Also, love the little buddy heaters although right now it's hard to find the small propane cylinders it uses.  We bought rural land a few years ago and have been building a small cabin, while currently living in town.  When we're at our land we stay in an old travel trailer.  Haven't had electricity there until recently so I've got lots of off-grid experience.  Here's a few observations:

    If you can afford a quality down comforter, the one we have is  so warm it's uncomfortable when temperatures at night are much above 50 degrees.  Ours is 20 years old so the amortized cost is very little.  Considering the cost of fuel, this may become an economical investment for those who can't afford to keep their home as warm as they're used to.

    Own a couple of plastic wash pans.  Used for bathing, washing dishes and even some spot laundry if necessary.

    Learn and practice how to do a bucket shower.  You can heat a big pot of  water on the stove, and mix it with cold water in a 5 gallon bucket to your preferred temperature. You don't need all 5 gallons of water, 2 gallons will suffice per "shower", the bucket is just a convenient and commonly owned container. Put some of the warm water  in one of those wash pans, stand in your tub or  shower and use a washcloth and soap with the water in the wash-pan.  When done washing, fill the wash-pan with clean water for rinsing.  A plastic cup comes in handy for this.  You can be  clean and comfortable using a gallon or two of water.  This beats the hell out of a cold shower or being dirty and stinky.  As a woman with mid-length hair, I tend to keep my hair in a bun and covered with a hat while working to keep it clean.  Bucket showers on longer hair isn't my favorite sport.

    We do use a propane camping lantern that runs on the same cylinders the buddy heater uses.  I hesitate to recommend this because these aren't supposed to be used indoors.  We only run ours with windows open (kind of contradicts keeping warm) and for very limited time, usually to accomplish a task like dishwashing.

     

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  • Sat, Nov 13, 2021 - 8:58am

    permiegirl

    permiegirl

    Status: Member

    Joined: Aug 01 2020

    Posts: 23

    2

    Insulating windows with polystyrene

    Something like this?

    Try This: Build Your Own Interior Shutters

     

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  • Sat, Nov 13, 2021 - 9:10am

    Ision

    Ision

    Status: Silver Member

    Joined: Feb 07 2020

    Posts: 380

    2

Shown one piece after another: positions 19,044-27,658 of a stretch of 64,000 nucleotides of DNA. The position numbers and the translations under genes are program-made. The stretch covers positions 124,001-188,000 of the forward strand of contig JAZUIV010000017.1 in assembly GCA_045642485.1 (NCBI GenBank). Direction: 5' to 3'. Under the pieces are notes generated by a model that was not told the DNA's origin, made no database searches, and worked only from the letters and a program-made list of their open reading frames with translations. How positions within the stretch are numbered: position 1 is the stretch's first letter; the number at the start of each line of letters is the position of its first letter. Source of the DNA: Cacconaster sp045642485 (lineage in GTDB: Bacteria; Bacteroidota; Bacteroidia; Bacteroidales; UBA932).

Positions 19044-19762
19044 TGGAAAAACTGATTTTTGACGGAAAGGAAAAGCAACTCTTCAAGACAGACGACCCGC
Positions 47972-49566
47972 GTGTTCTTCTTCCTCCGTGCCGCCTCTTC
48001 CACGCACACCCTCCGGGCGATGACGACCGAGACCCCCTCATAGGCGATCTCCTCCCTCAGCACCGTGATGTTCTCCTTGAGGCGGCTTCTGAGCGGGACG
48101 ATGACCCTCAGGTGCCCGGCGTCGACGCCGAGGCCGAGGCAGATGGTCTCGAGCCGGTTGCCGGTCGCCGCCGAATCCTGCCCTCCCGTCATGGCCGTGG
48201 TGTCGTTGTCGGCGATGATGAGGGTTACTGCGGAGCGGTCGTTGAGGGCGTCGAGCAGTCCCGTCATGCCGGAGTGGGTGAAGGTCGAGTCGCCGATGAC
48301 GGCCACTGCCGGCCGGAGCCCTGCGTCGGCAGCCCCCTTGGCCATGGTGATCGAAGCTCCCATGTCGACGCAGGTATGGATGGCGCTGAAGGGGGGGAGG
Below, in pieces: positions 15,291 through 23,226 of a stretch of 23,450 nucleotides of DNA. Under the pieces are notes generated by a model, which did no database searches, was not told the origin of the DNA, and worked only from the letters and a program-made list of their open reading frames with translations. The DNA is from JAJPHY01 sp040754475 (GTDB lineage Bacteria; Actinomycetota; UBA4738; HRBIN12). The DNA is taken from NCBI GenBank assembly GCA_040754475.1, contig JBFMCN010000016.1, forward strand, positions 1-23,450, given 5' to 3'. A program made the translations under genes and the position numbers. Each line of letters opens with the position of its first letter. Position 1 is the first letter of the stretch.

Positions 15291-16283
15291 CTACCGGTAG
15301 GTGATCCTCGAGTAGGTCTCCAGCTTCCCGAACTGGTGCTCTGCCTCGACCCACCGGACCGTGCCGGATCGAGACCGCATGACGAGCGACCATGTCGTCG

Insulate your window with plastic sheets...

    Every winter in Northern Japan, as soon as it started to get cold, we would cover the outside of all of our windows with a sturdy, clear, sheet of plastic...which was stapled to the wood sash to hold it up...and 3/4 inch wide wood strips would be tacked all around the edges to hold it tight.

    The effect is like having a double pane, insulated window, and would seal off the window to all drafts, rain, and dust.   Cheap, easy and effective.

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  • Sat, Nov 13, 2021 - 11:38am

    Blueberry

    Blueberry

    Status: Bronze Member

    Joined: Aug 07 2013

    Posts: 50

    1

    refill one pound propane cylinders

    love the little buddy heaters although right now it's hard to find the small propane cylinders it uses

    If you have a one pound cylinder, you can purchase a "one pound refill adaptor" and keep filling it from your larger propane tank.  They are available on Amazon for $17 ( twice the price in Canada). I haven't tried it myself but there are youtube videos on technique.

     

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  • Sat, Nov 13, 2021 - 12:07pm

    saturn_ls1

    saturn_ls1

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    Joined: Feb 01 2020

    Posts: 32

    1

    saturn_ls1 said:

    Here in the Polar Vortex (Manitoba) it gets pretty cold at times.  We have taken to reducing our window size on one of large windows (7 x 5 ft) by putting 2" Styrofoam  insulation on the bottom.  It not only saves heat loss but reduces the frost and condensation damage.  We've reused it for several years now.
    We like it better than plastic film.

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  • Sat, Nov 13, 2021 - 12:16pm

    #41
    saturn_ls1

    saturn_ls1

    Status: Member

    Joined: Feb 01 2020

    Posts: 32

    3

    Keep your leaves!

    Every fall we bag our leaves in clear plastic bags. When the temp begins dropping below freezing the bags are placed along the foundation to help insulate and keep cold wind away from the walls. Here in the Polar Vortex (Manitoba) the snow rarely melts after freeze up until spring.  This affords an opportunity to bury the leaf bags in snow further reducing heat loss.  Hey it has worked for Northern indigenous peoples for centuries!
    Free insulation and clear bags makes spring clean-up is easy.

     

     

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  • Sat, Nov 13, 2021 - 12:20pm

    #42
    saturn_ls1

    saturn_ls1

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    Joined: Feb 01 2020

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    0

    Caution: Disposable Hand warmers

    Just a reminder that they have a shelf life!  Check the dates before buying and maybe group buy with friends and family.  Make use of them for out door comfort before they degrade!

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  • Sat, Nov 13, 2021 - 12:49pm

    #43
    saturn_ls1

    saturn_ls1

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    Joined: Feb 01 2020

    Posts: 32

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    Propane generator